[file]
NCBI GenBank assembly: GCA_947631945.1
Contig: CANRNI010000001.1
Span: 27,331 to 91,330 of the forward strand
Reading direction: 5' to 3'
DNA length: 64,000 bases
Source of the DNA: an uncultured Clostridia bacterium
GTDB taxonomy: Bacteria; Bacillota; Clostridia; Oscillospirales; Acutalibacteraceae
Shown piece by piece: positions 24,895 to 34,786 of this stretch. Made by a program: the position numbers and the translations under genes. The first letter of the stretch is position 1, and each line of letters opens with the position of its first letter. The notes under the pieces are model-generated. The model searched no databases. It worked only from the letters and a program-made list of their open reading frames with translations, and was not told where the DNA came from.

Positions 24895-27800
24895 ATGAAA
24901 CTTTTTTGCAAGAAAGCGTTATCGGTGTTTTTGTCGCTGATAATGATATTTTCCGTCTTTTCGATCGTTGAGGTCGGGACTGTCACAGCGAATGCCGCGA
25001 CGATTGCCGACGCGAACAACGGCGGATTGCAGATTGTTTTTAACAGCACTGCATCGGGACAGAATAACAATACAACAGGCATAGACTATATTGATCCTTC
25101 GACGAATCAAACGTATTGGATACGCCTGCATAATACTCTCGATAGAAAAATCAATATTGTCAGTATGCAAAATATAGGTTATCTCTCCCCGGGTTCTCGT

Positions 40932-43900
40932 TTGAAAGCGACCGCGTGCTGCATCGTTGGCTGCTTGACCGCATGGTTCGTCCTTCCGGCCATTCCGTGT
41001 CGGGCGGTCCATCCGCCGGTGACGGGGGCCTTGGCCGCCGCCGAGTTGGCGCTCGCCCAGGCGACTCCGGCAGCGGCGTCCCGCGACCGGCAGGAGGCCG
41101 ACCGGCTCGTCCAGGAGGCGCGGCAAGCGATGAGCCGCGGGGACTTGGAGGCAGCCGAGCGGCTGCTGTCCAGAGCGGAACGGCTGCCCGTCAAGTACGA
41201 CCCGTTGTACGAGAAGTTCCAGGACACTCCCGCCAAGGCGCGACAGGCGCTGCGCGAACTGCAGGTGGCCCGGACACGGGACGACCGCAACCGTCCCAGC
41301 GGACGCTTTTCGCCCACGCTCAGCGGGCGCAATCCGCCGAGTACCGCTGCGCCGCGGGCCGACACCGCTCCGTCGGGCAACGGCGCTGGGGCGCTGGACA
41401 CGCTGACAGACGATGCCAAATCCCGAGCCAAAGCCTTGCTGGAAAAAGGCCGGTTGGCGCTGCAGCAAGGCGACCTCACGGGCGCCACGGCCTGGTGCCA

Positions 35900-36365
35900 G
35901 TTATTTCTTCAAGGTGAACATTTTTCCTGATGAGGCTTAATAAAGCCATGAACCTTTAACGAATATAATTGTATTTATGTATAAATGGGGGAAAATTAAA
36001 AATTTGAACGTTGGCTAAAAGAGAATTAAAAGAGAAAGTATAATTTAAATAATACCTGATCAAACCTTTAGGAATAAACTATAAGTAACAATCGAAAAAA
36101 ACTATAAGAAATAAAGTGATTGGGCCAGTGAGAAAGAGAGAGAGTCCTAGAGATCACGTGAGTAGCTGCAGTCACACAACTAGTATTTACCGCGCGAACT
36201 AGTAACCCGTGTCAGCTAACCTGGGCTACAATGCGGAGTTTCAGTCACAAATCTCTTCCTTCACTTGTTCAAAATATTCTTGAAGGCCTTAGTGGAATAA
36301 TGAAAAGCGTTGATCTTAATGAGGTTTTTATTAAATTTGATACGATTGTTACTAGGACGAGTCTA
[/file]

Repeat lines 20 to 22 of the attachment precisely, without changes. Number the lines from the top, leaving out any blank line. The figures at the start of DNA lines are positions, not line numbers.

41401 CGCTGACAGACGATGCCAAATCCCGAGCCAAAGCCTTGCTGGAAAAAGGCCGGTTGGCGCTGCAGCAAGGCGACCTCACGGGCGCCACGGCCTGGTGCCA

Positions 35900-36365
35900 G